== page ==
Looking to fix life’s snooze button

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March 5, 2018 - 12:00 AM

(This is the first of a four-part series on sleep. See Tuesday’s edition to learn more about sleep disorders.)

Noah Johnson, a senior at Humboldt High School, often falls asleep with cell phone in hand and the television on.
In the morning, the alarm on his phone wakes him. The first thing he does is check his phone for the time and notifications from various apps and accounts.
Johnson estimates he sleeps between five to six hours, depending on his extracurricular activities and homework responsibilities. He should be getting between 7-10 hours of sleep, according to the National Sleep Foundation.
Johnson knows he isn’t getting the recommended amount. He might feel a little tired in the morning, but seems to have plenty of energy throughout the day. He sees better sleep as more of a long-term goal.
“Right now, being a high school senior, it doesn’t seem like the biggest thing I have on my plate,” he said.
Johnson’s sleep routine may seem typical. More than one-third of American adults don’t get enough sleep, according to the CDC. Lack of sleep can result in chronic health problems and can lead to motor vehicle crashes and mistakes at work.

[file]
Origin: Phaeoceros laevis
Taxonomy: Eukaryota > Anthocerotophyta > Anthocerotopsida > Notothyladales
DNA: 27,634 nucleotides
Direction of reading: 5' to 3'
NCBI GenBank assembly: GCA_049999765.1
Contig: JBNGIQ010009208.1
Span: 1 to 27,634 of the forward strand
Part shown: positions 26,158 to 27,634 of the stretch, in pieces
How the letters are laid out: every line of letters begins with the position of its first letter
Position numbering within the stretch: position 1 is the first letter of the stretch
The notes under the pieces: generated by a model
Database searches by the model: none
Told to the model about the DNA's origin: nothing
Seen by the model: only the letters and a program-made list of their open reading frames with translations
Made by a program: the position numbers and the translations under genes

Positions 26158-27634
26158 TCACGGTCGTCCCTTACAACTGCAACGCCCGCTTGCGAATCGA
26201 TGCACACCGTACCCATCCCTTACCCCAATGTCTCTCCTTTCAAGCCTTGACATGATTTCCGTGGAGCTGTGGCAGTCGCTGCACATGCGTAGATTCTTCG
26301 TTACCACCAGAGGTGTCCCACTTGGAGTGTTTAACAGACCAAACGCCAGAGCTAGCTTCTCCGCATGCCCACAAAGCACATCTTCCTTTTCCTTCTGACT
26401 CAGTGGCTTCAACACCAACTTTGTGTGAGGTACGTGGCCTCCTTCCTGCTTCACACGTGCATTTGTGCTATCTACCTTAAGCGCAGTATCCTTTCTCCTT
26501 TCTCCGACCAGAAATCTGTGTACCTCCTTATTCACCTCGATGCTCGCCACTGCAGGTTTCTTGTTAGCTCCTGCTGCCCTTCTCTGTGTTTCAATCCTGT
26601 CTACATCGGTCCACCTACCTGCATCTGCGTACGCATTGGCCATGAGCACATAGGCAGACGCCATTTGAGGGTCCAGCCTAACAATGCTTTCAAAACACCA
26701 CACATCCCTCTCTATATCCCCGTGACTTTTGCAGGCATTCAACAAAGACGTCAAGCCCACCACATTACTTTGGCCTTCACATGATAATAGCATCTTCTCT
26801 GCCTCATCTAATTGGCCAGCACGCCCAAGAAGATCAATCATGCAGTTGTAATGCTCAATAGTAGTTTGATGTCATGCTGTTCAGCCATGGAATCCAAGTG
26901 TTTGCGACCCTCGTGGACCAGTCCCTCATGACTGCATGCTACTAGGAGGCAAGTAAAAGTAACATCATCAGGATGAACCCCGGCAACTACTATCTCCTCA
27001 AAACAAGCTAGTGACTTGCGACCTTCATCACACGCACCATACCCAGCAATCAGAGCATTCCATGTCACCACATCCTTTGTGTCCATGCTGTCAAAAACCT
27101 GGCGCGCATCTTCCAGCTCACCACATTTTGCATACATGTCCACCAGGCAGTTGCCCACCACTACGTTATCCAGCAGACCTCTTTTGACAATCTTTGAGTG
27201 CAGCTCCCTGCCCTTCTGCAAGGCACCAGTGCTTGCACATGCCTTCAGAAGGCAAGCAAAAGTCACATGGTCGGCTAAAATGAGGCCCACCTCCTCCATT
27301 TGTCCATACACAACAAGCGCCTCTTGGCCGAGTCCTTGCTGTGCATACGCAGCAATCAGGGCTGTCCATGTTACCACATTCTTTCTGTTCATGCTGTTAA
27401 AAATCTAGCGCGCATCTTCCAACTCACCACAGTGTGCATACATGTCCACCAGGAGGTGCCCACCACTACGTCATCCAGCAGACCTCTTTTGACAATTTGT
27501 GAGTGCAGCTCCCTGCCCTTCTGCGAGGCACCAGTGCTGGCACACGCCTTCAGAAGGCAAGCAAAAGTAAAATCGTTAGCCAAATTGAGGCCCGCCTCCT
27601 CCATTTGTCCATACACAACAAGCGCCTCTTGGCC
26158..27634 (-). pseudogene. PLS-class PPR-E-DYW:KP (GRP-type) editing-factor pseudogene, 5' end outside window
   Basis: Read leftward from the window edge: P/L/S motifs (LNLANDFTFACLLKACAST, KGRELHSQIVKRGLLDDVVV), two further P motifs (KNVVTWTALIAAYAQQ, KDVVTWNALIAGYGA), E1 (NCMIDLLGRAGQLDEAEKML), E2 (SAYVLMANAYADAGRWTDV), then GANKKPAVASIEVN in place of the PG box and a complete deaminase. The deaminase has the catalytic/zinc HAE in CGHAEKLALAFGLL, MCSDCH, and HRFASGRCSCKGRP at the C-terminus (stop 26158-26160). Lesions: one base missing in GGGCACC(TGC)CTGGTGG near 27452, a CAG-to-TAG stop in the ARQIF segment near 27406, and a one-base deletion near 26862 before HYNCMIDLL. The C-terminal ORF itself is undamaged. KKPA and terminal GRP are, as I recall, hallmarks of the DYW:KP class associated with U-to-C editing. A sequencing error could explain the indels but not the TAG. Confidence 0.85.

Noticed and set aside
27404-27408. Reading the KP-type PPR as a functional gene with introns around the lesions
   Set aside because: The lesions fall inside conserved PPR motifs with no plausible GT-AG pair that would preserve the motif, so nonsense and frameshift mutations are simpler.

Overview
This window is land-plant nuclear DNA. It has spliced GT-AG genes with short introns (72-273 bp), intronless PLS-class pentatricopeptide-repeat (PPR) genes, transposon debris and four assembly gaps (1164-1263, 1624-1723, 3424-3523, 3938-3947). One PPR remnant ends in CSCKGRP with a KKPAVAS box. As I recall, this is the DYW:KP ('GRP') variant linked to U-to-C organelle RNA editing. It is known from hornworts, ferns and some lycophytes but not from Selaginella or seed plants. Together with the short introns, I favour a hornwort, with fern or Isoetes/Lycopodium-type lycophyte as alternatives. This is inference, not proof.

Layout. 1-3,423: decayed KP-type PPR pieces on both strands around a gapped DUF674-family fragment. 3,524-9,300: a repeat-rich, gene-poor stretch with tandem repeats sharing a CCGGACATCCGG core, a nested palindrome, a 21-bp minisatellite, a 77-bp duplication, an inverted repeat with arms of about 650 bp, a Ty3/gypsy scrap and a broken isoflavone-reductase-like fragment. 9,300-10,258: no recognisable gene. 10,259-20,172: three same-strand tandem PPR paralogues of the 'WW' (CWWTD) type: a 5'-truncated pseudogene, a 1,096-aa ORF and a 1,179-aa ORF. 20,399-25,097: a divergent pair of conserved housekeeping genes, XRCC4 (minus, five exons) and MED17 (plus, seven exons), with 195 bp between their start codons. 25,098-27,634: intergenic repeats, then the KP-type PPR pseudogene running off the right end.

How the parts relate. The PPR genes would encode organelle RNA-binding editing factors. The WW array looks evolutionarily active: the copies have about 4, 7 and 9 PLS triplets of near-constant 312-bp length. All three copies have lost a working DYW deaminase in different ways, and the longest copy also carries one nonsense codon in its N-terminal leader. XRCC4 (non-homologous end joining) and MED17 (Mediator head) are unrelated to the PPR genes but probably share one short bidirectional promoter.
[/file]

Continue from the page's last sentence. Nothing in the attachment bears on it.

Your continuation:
Local health experts say a good night’s sleep is the best way to keep yourself in a healthful condition, both physically and emotionally.
“We don’t pay enough attention to sleep,” Dr. John Nelson, a pulmonologist and sleep specialist who serves as director of Allen County Regional Hospital’s sleep lab, said. “It’s an epidemic.”

GOOD SLEEP habits are critical to good health, Nelson said. “And poor sleep is strongly associated with ill health in many ways.”
Poor sleep can lead to or worsen health problems like cardiovascular disease, obesity, diabetes, high blood pressure, stroke, cancer, dementia, depression and metabolic issues. Problems like fibromyalgia or restless leg syndrome and even some medications make it difficult to get a restful night’s sleep. Alcohol or drug use also can interfere with sleep.
“Sleep deprivation affects virtually all metabolic processes,” Nelson said.
People who are sleep-deprived often complain of fatigue. It may be difficult for them to initiate or maintain physical activity. They may have difficulty concentrating or remembering things, or may feel irritable.
They also may fall asleep at inappropriate times, like when they sit down to watch TV or attend church. Their spouses complain about snoring, frequent trips to the bathroom or tossing and turning. They may experience “microsleeps,” which are very short periods of sleep while still awake such as someone who drives to a destination but has no memory of the trip.
Drowsy driving causes 1,500 deaths and 40,000 nonfatal injuries each year, according to the National Department of Transportation. Studies show drowsy driving is as dangerous as being impaired by alcohol.

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